BYD Atto 3 V2L load testing - Vehicle-to-load power output

Hi Svarky, I’m hoping I can borrow of your bountiful knowledge again. Last year my electrician installed a backup power input to my (grid connected) house swicth box, but only for a group of essential circuits (excludes oven, stove top, etc)…these circuits can either be powered by the backup power input or via mains and an ACT40 automatic transfer switch does the switching …backup power is primary and mains is secondary, so if backup is connected the essential circuits run on that and as soon as it’s disconnected the circuits instantaneously return to mains. I currently use the Atto 3 VTL as backup power input, and it works fantastically ……EXCEPT that maybe 1/3 of the times I connect the V2L and the ACT40 switches across the car trips out and resets and I need to try again! At the same time a few appliances in the house like printer reset and sometimes it triggers the TV to switch on from standby??. There seems to be no consistency to when it will/wont work…I never connect when high loads are connected (never more than 500 watts load when connecting) so it isn’t an overload. Sometimes it will successfully connect 4days in a row and then will start the intermittent tripping/resetting the next few times I connect. It’s frustrating for family and also seems to trigger Sonos speakers to need to be cycled on/off sometimes. My electrician and I have no idea why it’s happening completely unpredictably??…is it a VTL fault or maybe a dicky connection somewhere on my house? I’d be very grateful for your suggestions? Cheers,Chris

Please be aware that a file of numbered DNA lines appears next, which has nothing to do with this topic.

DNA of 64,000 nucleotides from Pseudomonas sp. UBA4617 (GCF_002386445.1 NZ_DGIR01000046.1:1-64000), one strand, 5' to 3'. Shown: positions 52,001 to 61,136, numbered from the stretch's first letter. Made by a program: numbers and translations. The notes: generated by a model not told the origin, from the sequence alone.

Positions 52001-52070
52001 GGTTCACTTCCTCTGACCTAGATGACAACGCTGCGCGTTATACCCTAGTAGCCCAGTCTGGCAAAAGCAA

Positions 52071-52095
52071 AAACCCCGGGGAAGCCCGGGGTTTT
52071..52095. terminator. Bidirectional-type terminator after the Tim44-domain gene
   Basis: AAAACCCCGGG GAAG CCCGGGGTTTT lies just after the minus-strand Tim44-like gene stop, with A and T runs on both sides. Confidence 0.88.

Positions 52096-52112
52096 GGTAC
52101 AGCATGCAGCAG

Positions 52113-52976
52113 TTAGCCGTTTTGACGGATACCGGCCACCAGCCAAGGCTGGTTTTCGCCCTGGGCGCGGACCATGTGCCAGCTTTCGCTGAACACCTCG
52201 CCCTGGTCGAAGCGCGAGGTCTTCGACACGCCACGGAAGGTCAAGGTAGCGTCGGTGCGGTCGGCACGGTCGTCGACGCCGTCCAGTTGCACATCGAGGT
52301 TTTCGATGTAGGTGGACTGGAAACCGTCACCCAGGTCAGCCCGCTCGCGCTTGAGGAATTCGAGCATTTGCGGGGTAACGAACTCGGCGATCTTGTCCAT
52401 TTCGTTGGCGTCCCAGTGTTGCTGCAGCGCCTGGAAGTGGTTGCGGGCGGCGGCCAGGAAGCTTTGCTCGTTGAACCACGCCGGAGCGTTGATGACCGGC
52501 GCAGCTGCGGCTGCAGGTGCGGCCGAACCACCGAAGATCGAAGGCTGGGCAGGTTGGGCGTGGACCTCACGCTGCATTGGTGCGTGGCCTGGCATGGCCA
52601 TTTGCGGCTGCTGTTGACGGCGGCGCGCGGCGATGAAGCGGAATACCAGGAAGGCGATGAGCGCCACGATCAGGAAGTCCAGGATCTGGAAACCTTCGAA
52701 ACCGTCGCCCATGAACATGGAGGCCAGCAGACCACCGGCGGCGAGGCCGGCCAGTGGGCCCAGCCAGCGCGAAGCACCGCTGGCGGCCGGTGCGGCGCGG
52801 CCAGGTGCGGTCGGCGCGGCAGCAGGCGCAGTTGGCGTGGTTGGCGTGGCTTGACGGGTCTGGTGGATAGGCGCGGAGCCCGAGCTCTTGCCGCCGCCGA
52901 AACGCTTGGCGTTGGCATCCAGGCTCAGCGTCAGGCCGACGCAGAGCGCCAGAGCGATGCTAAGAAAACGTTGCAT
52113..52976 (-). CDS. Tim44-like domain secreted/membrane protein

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@chris1 that is a tricky problem. I suspect the transfer is somehow creating a voltage spike or small surge. Where this is coming from is hard to determine, but it may be a problem with the ATS.

Another possible cause is the large voltage difference between the two AC supplies. The V2L output from the Atto 3 is only around 220V, while the grid supply could easily be 250V or greater, depending on the local demand. You could test this by operating the transfer switch in the middle of the day when the grid voltage is typically higher, then test during the evening with large loads on the grid supply.

@chris1, how much did your backup setup cost? :thinking:

Hi Svarky, thanks for your feedback. I haven’t been sure how to respond so I apologise for the delay. I will try to monitor my daytime and nighttime mains voltage but I haven’t previously noted that the trip-outs are more likely at any particular time of day. I wish there was some way to diagnose what is actually causing the car to trip intermittently on connection ….do you have any idea if/how one can access diagnostic data on the V2L?…so I can actually see what causes the trips? At present it feels like I’m flying blind. There may be some dicky connection in my house or an appliance that has only become evident due to the V2L tripping and it frustrates me that there appears to be no way to diagnose more deeply. I once clumsily plugged an appliance into a power point which was already switched on while the V2L was active…I heard a tiny spark within the power point and the V2L tripped out immediately. I therefore realise it is quite sensitive, as I have heard sparking like that occasionally before when on mains power and nothing tripped. It’s really frustrating that no data seems to be available on the V2L or what parameters make it reset. Thanks again.